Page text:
Burned In EHR Workflows

Posted on November 7, 2014 I Written By

John Lynn is the Founder of the HealthcareScene.com blog network which currently consists of 10 blogs containing over 8000 articles with John having written over 4000 of the articles himself. These EMR and Healthcare IT related articles have been viewed over 16 million times. John also manages Healthcare IT Central and Healthcare IT Today, the leading career Health IT job board and blog. John is co-founder of InfluentialNetworks.com and Physia.com. John is highly involved in social media, and in addition to his blogs can also be found on Twitter: @techguy and @ehrandhit and LinkedIn.

One of the hospital CIOs at The Breakaway Group focus group at the CHIME Fall Forum talked about what he called “Burned IN EHR Workflows.” I thought the concept was really interesting and no doubt something we can all relate with. We all know when the workflows we do are finally burned into our psyche. We often call it our daily routine and we all hate when our routine is disrupted.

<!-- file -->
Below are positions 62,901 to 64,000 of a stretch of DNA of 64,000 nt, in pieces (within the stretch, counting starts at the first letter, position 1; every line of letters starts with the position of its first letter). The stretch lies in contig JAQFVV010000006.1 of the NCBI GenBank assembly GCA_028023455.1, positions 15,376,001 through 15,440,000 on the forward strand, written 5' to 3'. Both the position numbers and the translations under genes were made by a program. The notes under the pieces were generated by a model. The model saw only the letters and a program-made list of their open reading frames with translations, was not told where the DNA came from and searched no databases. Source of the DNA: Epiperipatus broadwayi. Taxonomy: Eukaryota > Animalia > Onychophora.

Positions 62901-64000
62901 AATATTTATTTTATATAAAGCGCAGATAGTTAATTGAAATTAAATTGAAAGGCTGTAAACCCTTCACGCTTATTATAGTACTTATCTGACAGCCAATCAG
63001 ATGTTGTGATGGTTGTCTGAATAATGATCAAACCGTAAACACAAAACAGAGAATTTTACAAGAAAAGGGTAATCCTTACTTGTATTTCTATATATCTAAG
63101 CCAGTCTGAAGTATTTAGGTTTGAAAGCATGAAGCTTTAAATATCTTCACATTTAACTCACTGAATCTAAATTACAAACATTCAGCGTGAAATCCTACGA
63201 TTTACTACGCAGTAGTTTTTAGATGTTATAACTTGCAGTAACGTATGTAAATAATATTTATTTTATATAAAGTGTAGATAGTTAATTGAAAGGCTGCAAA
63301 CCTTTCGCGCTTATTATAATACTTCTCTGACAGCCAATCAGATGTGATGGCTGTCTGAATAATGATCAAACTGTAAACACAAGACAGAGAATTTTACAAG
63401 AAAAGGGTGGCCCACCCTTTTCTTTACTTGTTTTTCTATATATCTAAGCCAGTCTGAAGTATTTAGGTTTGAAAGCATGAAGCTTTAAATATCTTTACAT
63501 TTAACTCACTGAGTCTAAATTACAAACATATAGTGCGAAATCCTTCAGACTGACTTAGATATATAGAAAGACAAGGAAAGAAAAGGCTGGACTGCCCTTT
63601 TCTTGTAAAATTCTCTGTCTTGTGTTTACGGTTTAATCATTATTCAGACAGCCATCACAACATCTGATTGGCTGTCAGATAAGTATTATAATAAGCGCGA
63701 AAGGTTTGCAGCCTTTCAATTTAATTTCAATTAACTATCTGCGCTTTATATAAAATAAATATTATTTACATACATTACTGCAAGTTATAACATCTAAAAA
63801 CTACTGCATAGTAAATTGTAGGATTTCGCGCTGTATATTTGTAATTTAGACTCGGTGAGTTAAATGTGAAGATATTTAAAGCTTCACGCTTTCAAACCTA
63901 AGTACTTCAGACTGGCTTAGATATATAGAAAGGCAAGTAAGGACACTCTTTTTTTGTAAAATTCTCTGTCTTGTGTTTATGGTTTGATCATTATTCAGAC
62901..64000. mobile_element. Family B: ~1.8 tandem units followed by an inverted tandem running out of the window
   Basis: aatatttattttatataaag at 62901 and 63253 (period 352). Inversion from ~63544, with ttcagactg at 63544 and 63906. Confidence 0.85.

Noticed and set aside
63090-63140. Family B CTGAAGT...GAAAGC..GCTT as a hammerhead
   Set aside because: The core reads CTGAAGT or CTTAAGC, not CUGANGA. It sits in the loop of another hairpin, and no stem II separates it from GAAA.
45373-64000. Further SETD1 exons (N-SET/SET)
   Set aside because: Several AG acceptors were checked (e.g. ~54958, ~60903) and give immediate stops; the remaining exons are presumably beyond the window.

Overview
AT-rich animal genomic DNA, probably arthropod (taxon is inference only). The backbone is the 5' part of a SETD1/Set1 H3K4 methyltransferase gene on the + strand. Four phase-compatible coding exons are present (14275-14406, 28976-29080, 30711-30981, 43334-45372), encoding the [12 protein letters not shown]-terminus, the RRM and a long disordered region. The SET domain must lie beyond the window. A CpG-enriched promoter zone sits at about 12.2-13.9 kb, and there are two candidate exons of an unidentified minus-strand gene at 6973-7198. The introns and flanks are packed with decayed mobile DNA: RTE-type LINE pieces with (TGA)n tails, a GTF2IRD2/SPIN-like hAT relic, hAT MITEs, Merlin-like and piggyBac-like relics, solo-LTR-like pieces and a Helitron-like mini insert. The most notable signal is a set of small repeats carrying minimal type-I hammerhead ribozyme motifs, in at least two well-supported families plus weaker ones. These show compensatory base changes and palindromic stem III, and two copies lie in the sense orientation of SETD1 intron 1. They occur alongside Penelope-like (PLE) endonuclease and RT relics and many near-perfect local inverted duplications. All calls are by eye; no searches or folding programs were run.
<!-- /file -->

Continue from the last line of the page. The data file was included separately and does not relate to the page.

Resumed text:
As I thought about this idea, I wondered at what point the EHR workflow is finally “burnt in.” There are a lot of factors that go into burning in the EHR workflow. I’d say it rarely happens during EHR training. Although, with the right EHR training it could be the case. The key question is how well your EHR training emulates the actually environment and workflow of the user. Are you just training them on the EHR software or are you training them on the EHR workflow with the new EHR software? I always did the later and found it so much more effective.

As another CIO at CHIME said, “Users don’t want to know the 10 ways to do the same thing. They want to know the single most effective way to do it.” Of course, figuring out the most effective way to do something is the hard part and why so many EHR trainings fall short.

The good thing about burnt in EHR workflows is that if you’ve implemented a great workflow, then it’s great. The problem is that we often burn in sub optimal EHR workflows. I had this happen to me all the time. I’d ask one of my EHR users why they did something a certain way when it would be so much easier to do it another way. It was just the way the EHR workflow was burnt in.

Changing that already burned in EHR workflow is really hard. Although, it’s not impossible and is often necessary. You just have to burn in a new workflow. However, it also often requires an explanation of why the new workflow is better. Good luck changing someone’s workflow when they liked the old workflow. You better have a good reason or they’re unlikely to change.